Green Lifestyle: 5 Low Cost Tips

Going green has become a popular trend that looks like it’s here to stay. Even if you can’t build a new home that is energy efficient or remodel your existing home to make it greener, there are still things you can do at home to help the environment.

First, consider replacing your old incandescent light bulbs with energy efficient compact fluorescent bulbs. These bulbs use up to 80 percent less energy than the older style bulbs. As an added bonus, they last longer so you won’t have to change then as often.Green_Lifestyle.html

Second, you can attach aerators to your faucets. These little devices attach to the faucet where the water comes out, and mix air into the flow. You’ll use less water, but the water pressure will remain nearly the same as before. There are similar devices available to attach to your shower heads, which will reduce the total amount of water you use while showering.

 Third, replace your old thermostat with a programmable one. This will allow you to fine tune your heating and cooling cycles to the times you’re at home and actively using your living areas. The energy savings can really add up when you stop keeping the house warm or cool for the entire 8 to 10 hours that you spend at work. You can set the thermostat to turn off as you leave for work, and set it to automatically turn on about a half hour before you return home. Your house will be comfortable while you’re at home, but you won’t be wasting energy and money while you’re away.

Fourth, install a water filter on your kitchen faucet instead of buying bottled water. Most municipal water systems in the United States provide clean, healthy drinking water, so a filter is usually not necessary. But major beverage manufacturers have spent millions of dollars on marketing campaigns to get us to think that bottled water is cleaner and safer than plain tap water. If you just can’t bring yourself to start drinking water from the tap, you can at least buy and install a filter. Then you can stop adding plastic water bottles to your local landfill.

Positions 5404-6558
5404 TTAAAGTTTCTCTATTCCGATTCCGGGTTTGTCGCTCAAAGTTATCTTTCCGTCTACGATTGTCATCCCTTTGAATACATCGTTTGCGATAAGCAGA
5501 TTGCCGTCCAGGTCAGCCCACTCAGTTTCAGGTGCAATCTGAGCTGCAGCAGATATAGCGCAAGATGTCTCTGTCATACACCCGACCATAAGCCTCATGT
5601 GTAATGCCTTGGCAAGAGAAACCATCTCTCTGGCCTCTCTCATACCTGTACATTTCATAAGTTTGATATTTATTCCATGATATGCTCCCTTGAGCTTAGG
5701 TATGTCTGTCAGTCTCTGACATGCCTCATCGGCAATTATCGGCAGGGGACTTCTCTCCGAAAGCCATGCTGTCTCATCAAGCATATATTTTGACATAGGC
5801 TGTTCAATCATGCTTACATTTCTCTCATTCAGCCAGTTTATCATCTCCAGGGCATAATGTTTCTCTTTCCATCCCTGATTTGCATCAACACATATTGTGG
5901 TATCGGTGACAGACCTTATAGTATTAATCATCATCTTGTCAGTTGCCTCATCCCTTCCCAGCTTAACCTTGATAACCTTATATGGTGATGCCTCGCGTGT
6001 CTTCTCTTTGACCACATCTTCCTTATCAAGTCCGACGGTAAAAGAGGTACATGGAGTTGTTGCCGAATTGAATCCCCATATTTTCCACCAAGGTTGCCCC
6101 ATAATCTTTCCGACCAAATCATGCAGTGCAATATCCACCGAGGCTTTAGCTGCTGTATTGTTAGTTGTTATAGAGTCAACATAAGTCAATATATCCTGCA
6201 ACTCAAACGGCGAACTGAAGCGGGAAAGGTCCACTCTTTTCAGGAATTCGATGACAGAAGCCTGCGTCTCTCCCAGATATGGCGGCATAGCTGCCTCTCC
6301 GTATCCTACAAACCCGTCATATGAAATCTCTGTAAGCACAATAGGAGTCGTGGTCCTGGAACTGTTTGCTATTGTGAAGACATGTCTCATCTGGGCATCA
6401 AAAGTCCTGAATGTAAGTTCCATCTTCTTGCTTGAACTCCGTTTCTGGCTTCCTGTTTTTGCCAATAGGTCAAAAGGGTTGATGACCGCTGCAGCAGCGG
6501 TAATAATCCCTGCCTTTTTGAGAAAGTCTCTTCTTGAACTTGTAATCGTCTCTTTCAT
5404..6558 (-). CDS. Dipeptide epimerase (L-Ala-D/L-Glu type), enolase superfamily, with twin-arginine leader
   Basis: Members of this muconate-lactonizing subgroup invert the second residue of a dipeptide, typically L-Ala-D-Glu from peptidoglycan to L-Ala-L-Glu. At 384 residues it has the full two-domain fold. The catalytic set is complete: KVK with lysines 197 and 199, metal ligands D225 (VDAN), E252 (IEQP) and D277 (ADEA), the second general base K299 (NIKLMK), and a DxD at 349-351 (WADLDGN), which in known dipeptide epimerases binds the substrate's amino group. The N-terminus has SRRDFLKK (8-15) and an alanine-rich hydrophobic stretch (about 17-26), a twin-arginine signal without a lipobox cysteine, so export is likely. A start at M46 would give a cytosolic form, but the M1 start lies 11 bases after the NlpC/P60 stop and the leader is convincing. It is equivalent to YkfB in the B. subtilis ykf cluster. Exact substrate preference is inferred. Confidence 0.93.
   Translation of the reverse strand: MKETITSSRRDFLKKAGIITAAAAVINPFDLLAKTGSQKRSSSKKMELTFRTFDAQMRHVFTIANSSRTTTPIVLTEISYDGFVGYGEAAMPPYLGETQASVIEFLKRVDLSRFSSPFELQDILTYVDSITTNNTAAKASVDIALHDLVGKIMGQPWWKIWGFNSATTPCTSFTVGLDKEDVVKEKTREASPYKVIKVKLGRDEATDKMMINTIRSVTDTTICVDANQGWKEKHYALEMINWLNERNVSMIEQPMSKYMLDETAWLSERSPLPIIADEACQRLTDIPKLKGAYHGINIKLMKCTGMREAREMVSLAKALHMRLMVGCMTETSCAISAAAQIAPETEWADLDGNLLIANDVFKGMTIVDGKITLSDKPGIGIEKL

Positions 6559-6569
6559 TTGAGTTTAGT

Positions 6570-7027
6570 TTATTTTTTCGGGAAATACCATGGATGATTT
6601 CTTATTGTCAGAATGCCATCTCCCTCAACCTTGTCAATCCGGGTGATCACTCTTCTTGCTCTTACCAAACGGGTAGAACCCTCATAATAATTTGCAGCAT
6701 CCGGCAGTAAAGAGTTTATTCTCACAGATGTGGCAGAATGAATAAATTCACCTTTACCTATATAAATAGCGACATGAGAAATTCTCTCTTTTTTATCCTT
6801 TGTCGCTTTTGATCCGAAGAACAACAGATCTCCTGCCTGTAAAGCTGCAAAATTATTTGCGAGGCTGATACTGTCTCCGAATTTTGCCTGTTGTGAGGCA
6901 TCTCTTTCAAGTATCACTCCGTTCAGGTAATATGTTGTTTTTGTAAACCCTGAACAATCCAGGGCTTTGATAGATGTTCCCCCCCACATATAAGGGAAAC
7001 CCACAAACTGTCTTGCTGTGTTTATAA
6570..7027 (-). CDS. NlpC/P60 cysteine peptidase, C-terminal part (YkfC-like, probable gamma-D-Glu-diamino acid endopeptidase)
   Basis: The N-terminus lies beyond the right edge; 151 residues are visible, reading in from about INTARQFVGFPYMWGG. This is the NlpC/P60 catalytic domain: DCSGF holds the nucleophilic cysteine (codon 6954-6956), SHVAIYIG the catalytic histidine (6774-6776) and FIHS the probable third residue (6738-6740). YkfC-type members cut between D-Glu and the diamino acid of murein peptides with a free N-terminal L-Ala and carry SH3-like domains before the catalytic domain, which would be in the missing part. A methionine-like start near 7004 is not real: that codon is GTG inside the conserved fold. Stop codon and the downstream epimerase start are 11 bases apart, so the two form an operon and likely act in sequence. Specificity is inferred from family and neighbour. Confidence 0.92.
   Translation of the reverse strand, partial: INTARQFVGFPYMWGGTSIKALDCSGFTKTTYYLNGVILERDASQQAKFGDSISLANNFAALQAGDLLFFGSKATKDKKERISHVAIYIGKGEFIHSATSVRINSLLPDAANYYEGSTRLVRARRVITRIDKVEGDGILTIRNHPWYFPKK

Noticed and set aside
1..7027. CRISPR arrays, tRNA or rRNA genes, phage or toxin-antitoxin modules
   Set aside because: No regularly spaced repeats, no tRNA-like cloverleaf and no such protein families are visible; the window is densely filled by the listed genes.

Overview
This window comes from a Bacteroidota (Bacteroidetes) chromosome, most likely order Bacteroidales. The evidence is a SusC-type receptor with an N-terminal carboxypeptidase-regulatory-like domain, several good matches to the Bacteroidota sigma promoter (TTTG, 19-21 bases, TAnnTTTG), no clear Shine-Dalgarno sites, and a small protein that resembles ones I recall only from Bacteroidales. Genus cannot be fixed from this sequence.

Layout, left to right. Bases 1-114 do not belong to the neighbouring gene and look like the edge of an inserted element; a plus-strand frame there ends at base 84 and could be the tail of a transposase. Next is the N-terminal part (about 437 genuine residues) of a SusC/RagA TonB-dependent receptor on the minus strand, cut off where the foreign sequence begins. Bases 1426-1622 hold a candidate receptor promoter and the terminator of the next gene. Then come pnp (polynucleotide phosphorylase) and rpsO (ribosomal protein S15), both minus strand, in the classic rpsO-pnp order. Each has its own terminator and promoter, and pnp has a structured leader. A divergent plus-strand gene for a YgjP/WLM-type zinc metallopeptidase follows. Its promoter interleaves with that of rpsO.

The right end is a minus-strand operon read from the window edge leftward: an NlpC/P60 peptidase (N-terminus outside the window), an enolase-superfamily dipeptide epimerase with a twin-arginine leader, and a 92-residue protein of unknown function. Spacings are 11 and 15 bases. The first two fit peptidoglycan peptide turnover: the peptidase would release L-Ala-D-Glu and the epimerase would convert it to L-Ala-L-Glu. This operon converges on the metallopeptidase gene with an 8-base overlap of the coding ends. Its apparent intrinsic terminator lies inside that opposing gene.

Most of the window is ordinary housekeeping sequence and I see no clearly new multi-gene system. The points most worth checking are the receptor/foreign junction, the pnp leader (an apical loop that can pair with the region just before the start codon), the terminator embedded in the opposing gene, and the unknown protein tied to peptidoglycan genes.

Fifth, start using cloth tote bags for your grocery shopping. Plastic grocery bags are not biodegradable, and are another of the many disposable items that are clogging up local landfills. If you don’t want to start a collection of cloth grocery tote bags, you can at least reuse the plastic grocery bags. Many communities also have recycling receptacles for plastic grocery bags. So when you have accumulated more than you can use, instead of throwing them away, you can recycle them.

These are just a few ways you can help clean up the environment. They’re fairly easy to implement. They’ll help you get in the habit of looking for ways to be even more eco-friendly.